Compare this sort of unity to something like Marvel’s cosmic-relaunching Annihilation, where a consistent style cannot even be maintained within a single story event. The visual cacophony of traditional art, illustrative, photo-realistic art, and even graffiti-inspired art all collide from segment to segment. Reading trade collections nowadays, especially struggling titles, or cross-over events, is often like participating in some unintentional game of artistic “exquisite corpse”. The basics visual underpinnings of a world can transmogrify completely in the space of one fill-in issue.
Diversity may invigorate modern, graphic storytelling and liberate it form the conformity of old, but the whiplash effect is still a very formidable thing. The aforementioned back-and-forth between Walker and Craig in Guardians of the Galaxy is a great example.
Dan Abnett and Andy Lanning’s writing on Guardians, with its cunning blend of tones, is a finely tuned machine, like a robot walking a tightrope. Guardians is a book with lots of sight gags and one-liners, but it’s also a book populated by borderline psychopaths like Drax The Destroyer and Gamora. Background jokes co-exist with mass destruction and close-up wetworks. Balance is everything in the title. When art styles volley back and forth, that balance is almost impossible to maintain.
Fill-in Artist Wesley Craig is very talented, with a singular visual style, and a knack for creating expressive, elastic figures that are reminiscent of both the manga school of comic art and the aesthetic of post- Bruce Timm animation. To work effectively in the style Craig has chosen definitely takes skills that artists in the more traditional American comics vein never develop. Yet, craftsmanship and talent aside, Craig’s art has an unbalancing effect on the equilibrium that makes a book like Guardians work.
With its use of exaggerated facial expressions and highly stylized backgrounds, there can be little doubt that Craig’s art pushes the tone of Guardians further into the realm of the humor book. Admittedly, the disconnect between Craig’s style and the look of series regular Brad Walker was exploited quite cleverly in issues 11 and 12, a two-part story which has Phyla-Vel and Drax exploring the realm of the dead. Craig’s pencils, combined with some deliciously moody coloring by Will Quintana, really put the reader in new frame of reference. The art created a perfect and surreal change in atmosphere for a story that was relatively self-contained and unfolding in a wildly divergent setting.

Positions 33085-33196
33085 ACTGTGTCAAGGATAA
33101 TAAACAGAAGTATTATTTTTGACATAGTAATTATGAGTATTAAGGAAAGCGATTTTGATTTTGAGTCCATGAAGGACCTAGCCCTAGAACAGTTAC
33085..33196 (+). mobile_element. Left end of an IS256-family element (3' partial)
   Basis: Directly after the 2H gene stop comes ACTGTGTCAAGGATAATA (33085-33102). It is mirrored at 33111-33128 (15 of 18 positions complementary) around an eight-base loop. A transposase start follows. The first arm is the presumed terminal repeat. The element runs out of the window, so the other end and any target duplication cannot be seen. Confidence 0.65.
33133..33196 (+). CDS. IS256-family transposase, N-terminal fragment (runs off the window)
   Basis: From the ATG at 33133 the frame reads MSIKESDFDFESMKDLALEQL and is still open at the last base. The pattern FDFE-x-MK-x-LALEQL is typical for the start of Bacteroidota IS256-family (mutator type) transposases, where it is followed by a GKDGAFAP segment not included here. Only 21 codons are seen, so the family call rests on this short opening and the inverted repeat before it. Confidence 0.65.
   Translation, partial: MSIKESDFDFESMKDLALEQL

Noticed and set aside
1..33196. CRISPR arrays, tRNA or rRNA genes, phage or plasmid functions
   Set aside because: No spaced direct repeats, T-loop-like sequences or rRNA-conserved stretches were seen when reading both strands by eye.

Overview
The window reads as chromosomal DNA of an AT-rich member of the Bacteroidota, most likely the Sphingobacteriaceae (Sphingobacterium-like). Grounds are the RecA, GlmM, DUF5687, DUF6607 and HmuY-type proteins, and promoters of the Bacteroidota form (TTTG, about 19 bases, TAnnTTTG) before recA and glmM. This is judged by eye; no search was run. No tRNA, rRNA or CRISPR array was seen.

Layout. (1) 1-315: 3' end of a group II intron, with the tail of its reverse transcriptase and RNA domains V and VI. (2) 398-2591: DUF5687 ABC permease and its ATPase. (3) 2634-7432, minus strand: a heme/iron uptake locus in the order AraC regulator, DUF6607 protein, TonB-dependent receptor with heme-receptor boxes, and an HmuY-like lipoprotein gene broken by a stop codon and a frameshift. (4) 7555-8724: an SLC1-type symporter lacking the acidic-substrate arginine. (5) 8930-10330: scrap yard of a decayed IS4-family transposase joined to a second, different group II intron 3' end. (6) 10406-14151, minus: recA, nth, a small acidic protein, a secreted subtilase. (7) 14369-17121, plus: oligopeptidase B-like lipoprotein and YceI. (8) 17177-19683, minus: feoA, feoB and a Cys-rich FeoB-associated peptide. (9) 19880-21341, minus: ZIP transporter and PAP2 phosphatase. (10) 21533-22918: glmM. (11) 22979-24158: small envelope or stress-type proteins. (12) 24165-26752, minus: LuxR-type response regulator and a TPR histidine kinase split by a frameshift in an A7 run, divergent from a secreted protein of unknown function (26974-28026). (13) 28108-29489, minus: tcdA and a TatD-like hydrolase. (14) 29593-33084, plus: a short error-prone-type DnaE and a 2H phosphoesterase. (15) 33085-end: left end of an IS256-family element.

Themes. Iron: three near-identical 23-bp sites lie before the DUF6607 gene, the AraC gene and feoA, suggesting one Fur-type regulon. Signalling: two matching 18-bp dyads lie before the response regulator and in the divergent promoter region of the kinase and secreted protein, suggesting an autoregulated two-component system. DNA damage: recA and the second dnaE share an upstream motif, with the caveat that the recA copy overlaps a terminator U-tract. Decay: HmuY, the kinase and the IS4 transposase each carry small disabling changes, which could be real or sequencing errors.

Brad Walker Art, Guardians of the Galaxy 20Perhaps the editors were hoping for the same sort of effect in the recent “Lost in Time” arc. Nevertheless, when Craig took the reins to illlustrate this tale of the Guardians bouncing between alternate universes in the wake of the War of Kings, the effect was quite different. Once again, writers Abnett and Lanning seem to be trying to exploit the dichotomy of styles for effect. The problem is, the “Lost in Time” arc is not as self-contained as the previously mentioned two-parter. The “Lost in Time” stories have had a major impact on the title, and a the arc, with its nostalgic crossover with Jim Starlin’s original Guardians, is one that was hinted at since the earliest issues of the title. The reader should not be disconnected from the story in any way, even if the disconnect is an intentional and artfully calculated one.
Craig’s minimalist flair and fondness for manga-style wild-takes really sells the comedic moments of the arc. Beats in issue 19 like Star-lord’s premature aging, or Mantis’s inconvenient moment of nudity, pop off the page. But there’s no grit in Craig’s style, especially as colored by Nathan Fairbarn. Abnett and Lanning pen some of the wittiest post-modern gags in comics, but they also conceive galaxy-shaking, world-annihilating action juxtaposed with moments of uncompromising violence. Craig’s art makes it all seem like fun and games, even when the Guardians are traipsing through a genocidal post-apocalyptic future. At the arc’s conclusion, when magus starts skewering guardians on swords, the interactions of the plastic figures plays out like a Warner Bros. cartoon. Magus might as well be whacking people with a giant mallet. Guardians is a funny book, but it’s not a funnybook. That makes all the difference. The end result is that a paradigm-shifting storyline plays out like a lark.
None of this has anything to do with Craig’s level of talent. It’s simply a question of style.
That’s the real kicker of the diversity dilemma in comics today. Fans end up resenting talented artists not because of the quality of their work, but because of where editors put them and when. It’s not fair when Craig gets beat up by fans on message boards, but beneath the shortsightedness and proclamations of who “suxx” and who “rulz”, there’s a valid grievance. Comparing Craig to Walker and making some sort of subjective pronunciation of who is the better artist is the old fallacy of comparing apples to oranges. Still, that doesn’t change the fact that an apple and an orange are two completely different fruits, and if you’re baking an apple pie, you’d better buy apples.
Perhaps it is all on the readers. Maybe it’s their obligation to be more flexible, roll with the punches and just appreciate that they live in a time when there’s more to comic art than endless variations on Milton Caniff. Or maybe writers need to step up and tune themselves into incoming artists more, (of course, this presupposes a writer knows when the big switch is imminent). The solution may lie in the hands of publishers and editors, but there’s a slippery slope there as well. In a lot of ways, the death of the “house style” has been an unequivocally good thing. After all, the alternative of going back to the days of dictatorial editors and stringent style limitations is likely unappealing to most artists.
Regardless of the solution, the big switch is probably around to stay. Enjoying comics today means no matter how great your favorite book is, eventually, things will change.